Agriculture on Mars - if previously it seemed only like the ravings of Hollywood movie scriptwriters, today it is a real task that stands before the world's scientists. And this task was set by Elon Musk, who is" ardently pursuing" the idea to colonize the planet. But does agriculture have a future on the "Red Planet"? The World of NAN correspondent tried to find the answer to this question.
HOW WILL SPACE EXPERIENCE HELP ON MARS?
The space agency became interested in agriculture in space immediately after the installation of spacecraft in orbit. Initially, scientists investigated the response of seeds and plants to weightlessness in space. The very first plant to go into space was corn, whose seeds were sent on a suborbital flight in July 1946 on a U.S. V-2 rocket. Every rocket launch thereafter was accompanied by other experimental samples.
Soviet cosmonauts Vladimir Kovalyonok and Alexander Ivanchenkov were the first to grow and eat something in space in 1978. On the Salyut-4 space station in the Oasis installation, the cosmonauts experimented on growing plants. During the experiment, they managed to grow stalks in onions. Which, later, the astronauts tried to eat them without the approval of the management, apparently they missed the food from Earth very much.
Agriculture in space evolved, experiments continued with other crops. The results were different, but great success was impossible to achieve for many years. Biologists were able to cultivate greens and get lettuce leaves, but they could not grow anything substantial. In December 2020, however, there was a big breakthrough. Then astronauts on the international space station grew radishes, it was the first time they were able to grow a full-fledged root vegetable. But the space agency's plans to fully provide astronauts with products from orbit did not end there.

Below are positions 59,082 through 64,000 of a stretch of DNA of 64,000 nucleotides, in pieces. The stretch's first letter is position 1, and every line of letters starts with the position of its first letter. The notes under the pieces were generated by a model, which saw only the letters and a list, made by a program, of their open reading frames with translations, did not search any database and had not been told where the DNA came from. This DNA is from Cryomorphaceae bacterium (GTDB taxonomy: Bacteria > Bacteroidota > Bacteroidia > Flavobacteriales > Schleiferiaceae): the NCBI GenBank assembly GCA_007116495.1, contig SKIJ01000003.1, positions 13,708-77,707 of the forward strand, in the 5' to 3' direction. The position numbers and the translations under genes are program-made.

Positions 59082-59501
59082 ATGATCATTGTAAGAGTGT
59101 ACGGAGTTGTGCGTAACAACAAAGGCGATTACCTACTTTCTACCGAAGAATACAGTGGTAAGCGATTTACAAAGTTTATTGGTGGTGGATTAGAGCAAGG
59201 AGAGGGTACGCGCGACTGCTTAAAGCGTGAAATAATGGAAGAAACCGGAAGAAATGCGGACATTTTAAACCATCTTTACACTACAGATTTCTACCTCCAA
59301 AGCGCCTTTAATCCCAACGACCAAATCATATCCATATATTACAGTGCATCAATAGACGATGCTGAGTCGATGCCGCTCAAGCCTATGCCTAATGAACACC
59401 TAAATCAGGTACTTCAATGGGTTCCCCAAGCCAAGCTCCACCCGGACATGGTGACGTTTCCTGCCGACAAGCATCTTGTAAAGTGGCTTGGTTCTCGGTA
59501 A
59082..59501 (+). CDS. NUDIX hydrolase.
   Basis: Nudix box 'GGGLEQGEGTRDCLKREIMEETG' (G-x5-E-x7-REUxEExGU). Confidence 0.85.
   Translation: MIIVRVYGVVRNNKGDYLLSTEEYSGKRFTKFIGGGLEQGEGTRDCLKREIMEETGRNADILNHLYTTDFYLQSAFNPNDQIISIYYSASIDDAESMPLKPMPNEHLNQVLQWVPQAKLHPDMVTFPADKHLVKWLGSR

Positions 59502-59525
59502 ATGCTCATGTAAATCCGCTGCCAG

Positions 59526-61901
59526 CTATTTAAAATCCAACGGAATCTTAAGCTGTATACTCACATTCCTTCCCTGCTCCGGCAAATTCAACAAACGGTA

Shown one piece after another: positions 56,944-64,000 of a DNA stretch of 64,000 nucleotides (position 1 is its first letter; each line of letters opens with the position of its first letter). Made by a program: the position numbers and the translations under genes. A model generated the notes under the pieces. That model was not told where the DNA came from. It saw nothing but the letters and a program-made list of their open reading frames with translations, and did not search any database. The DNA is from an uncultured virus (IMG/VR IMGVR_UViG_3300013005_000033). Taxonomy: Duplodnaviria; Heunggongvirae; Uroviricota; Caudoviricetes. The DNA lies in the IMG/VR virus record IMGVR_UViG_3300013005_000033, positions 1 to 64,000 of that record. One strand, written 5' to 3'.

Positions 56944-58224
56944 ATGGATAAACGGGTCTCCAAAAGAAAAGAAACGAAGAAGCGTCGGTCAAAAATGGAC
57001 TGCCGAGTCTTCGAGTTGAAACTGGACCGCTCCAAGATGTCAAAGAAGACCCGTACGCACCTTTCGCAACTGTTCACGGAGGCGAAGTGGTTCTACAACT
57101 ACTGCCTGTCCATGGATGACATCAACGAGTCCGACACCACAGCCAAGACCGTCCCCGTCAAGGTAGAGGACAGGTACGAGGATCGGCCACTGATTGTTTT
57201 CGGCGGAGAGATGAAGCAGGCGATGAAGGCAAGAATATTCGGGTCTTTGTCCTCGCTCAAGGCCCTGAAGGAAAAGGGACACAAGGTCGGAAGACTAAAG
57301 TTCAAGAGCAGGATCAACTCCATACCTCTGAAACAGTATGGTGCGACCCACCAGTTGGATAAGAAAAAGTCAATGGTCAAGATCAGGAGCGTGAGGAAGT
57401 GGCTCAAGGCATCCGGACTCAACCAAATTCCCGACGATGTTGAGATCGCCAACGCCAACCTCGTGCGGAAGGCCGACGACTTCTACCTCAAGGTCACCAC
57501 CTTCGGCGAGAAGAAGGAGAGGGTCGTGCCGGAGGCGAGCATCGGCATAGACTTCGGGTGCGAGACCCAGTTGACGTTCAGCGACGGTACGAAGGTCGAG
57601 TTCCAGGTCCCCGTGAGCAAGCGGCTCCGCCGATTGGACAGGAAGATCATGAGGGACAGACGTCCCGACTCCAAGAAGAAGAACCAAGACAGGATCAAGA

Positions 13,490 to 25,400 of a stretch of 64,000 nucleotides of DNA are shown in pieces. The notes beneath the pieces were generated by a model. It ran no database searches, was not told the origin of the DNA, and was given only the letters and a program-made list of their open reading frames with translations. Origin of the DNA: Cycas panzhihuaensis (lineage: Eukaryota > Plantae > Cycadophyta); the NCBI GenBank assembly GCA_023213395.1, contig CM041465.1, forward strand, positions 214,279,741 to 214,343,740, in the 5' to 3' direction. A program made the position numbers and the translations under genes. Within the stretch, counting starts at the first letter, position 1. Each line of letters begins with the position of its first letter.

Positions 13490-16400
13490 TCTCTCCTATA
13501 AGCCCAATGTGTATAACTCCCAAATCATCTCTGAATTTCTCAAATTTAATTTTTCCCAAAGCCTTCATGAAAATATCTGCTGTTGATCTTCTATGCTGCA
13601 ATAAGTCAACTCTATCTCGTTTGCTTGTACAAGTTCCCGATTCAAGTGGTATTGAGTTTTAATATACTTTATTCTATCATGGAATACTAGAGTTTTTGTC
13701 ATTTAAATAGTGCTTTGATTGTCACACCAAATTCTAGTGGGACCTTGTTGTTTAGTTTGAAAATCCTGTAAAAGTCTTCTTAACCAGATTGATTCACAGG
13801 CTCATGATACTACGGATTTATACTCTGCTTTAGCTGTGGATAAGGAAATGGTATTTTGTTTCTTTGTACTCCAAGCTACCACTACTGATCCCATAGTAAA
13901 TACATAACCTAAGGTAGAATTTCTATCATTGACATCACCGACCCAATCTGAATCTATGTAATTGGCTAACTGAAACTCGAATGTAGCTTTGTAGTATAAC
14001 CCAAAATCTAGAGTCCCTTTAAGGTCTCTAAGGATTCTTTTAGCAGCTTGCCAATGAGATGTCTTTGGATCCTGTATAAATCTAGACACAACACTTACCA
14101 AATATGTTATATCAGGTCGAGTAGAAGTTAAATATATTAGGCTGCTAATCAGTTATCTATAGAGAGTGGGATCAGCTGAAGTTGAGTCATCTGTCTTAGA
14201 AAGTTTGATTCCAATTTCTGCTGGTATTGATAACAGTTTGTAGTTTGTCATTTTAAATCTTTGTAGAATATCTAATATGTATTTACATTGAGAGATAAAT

Experiments in space gave the astronauts a great learning experience. They discovered what seeds are resistant to the space environment, what plants are able to grow in zero gravity and absolute containment. Perhaps all this knowledge will help future colonizers of Mars be fully engaged in agriculture on the "Red Planet".
AND THE SOIL IS SUITABLE
The development of agriculture on Mars is necessary for self-sufficiency, since transporting products from Earth is a long and very expensive process. In addition, Musk's key idea was that the future Martians would not be dependent on Earth.
By the way NASA (National Aeronautics and Space Administration) supported the idea of the entrepreneur and immediately began conducting experiments. Using data from the rover, scientists have created an analogue of the Martian soil. And the ecologist from the Netherlands Viger Vamelinkom together with a group of researchers planted seeds of various plants such as mustard, lettuce, potatoes, tomatoes and many others in the soil. For purity of the experiment samples were watered with demineralized liquid, which, according to scientists, can be obtained from the Martian lava tubes, where, according to researchers, huge deposits of frozen liquid are preserved.